Kitchen Renovation Part 1

So, we decided to renovate the kitchen. This, unlike the bathroom renovation, was planned. However, what we didn't plan or anticipate was just how much harder, longer, and more expensive it would be.
It all started with this wall. 
Around the corner on the right is the living room.
Waaaaaaaaaaahhhhh we can't see the living room from the kitchen!
I know, first world problems.

But seriously, see the wall? It's dividing EVERYTHING!

Taking down the wall of course, also meant redoing the floors...
So, we paused here for about 7 days while my handy husband slaved over jackhammers, tiles, saws, glue, wood, and really sore knees.  Meanwhile, I continued to remove drywall, cabinets and um, the countertops?
Sure! Why not!

But why stop there?!
 Well, I'll tell you why.
Because we ran into more rotted wood (remember the bathroom nightmare?)

Well, it seems all the wet areas in this older home are full of lovely leaks. This one was apparently from the dishwasher and had pretty much annihilated the sink cabinet. It turned to sawdust when we tried to move it. So, my handy husband had to stop what he was doing and run to Home Depot and pick up another sink cabinet.

Once he got that installed, he had to build a frame to hold the cast iron sink.
Well, we've never installed under mount farm sinks before. Or built under cabinet mounts for them.
So, we paused here for a few more days to figure it all out.

Once we got the sink supports completed we made an attempt to attach the new sink cabinet to the old cabinet next to it.
And discovered it was rotted as well.
So, the man went BACK to Home Depot and picked up more cabinets.
Multiply this experience a few more times and we were finally ready to do the sink and countertops.

Butcher block counter tops went in fast. This was about the only project at this point that seemed to go as planned or expected. Oh, and note the new sink and faucet my handyman installed! We did a little research and ended up buying both of these online. These projects were a nice diversion from some of the other more, um, tedious, tasks involved in this reno.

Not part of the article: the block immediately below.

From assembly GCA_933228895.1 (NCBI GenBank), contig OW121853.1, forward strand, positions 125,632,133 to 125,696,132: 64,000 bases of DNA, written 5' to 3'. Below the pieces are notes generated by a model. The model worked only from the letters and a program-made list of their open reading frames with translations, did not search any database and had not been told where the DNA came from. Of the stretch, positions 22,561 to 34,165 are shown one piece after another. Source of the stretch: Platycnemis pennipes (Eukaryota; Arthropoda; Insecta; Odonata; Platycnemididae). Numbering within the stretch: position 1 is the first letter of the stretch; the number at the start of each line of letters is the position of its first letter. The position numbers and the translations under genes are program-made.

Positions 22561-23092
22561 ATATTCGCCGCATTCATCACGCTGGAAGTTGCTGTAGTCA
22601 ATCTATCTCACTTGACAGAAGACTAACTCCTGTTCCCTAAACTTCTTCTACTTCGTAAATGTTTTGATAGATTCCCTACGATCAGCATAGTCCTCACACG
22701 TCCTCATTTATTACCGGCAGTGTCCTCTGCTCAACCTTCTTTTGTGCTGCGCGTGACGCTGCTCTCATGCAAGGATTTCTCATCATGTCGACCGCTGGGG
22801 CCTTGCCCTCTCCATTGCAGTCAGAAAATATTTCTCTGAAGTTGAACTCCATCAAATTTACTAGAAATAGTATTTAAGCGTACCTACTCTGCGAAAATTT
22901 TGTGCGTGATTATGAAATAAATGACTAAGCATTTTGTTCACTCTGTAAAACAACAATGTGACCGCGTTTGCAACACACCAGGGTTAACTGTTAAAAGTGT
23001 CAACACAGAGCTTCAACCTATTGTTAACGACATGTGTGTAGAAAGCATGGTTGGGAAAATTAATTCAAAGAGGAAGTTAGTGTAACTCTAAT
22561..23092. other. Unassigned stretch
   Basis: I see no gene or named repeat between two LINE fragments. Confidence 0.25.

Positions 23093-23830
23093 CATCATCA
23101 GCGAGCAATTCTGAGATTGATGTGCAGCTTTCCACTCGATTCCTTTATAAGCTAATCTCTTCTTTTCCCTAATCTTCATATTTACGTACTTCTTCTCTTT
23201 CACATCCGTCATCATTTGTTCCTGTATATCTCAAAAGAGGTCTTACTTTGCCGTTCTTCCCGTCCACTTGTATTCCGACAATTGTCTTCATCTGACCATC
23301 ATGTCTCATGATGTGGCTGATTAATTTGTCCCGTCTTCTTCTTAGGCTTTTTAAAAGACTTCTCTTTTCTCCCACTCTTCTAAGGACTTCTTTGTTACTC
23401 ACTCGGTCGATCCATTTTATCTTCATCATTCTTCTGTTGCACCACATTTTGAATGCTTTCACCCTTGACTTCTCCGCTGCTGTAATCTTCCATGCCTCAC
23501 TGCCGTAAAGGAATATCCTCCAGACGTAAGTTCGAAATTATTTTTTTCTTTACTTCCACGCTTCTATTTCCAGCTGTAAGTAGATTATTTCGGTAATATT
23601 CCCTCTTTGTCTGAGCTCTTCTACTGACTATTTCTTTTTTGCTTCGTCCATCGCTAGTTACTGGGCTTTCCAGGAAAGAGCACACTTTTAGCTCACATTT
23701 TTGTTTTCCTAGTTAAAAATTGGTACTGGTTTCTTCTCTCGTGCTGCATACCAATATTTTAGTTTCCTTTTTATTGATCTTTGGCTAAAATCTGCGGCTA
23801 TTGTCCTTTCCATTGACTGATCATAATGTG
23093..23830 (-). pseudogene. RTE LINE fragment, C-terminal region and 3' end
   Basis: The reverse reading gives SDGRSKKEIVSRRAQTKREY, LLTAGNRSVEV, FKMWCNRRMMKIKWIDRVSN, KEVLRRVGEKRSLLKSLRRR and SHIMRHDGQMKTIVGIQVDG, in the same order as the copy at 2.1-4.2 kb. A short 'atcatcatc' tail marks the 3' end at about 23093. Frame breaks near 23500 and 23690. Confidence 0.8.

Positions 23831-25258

Oh, who am I kidding...this was tedious as well, just in a less annoying way.
But hey, at least the floors look nice!
Wait, is that an electrical cord hanging where the wall used to be?

Why yes, it is.
Remember that wall that started it all?
Well, after we removed the drywall and some of the support beams we realized it was a load bearing wall.
So, we built a temporary support wall and paused here for about a week getting estimates and trying to figure out what our next move was.
Boy was THAT fun!

A round of estimates to the tune of around $5000 to put in a support header helped us plan our next move.

And call for help.
My brother just happened to be in town that weekend so late one night we offered him free beer and a roaring good time installing a support beam.

And by golly, those boys got that sucker UP!
Beer is a powerful motivator.
It was a proud moment.
And saved us a ton of money!
My handy man then spent several more nights trying to figure out all the electrical.

But LOOK! We can see into the living room from the kitchen now!

And only 9 hours of drywall later...
 This part of the reno was DONE!
Stay tuned for Part 2!

Shower Renovation

So, we recently remodeled our upstairs shower. We didn't plan to remodel the shower. We didn't even really want to remodel the shower. But when my 10yo daughter had tiles literally falling off the wall while she was showering one day, running out in tears saying she broke the shower...we figured maybe we should look into it.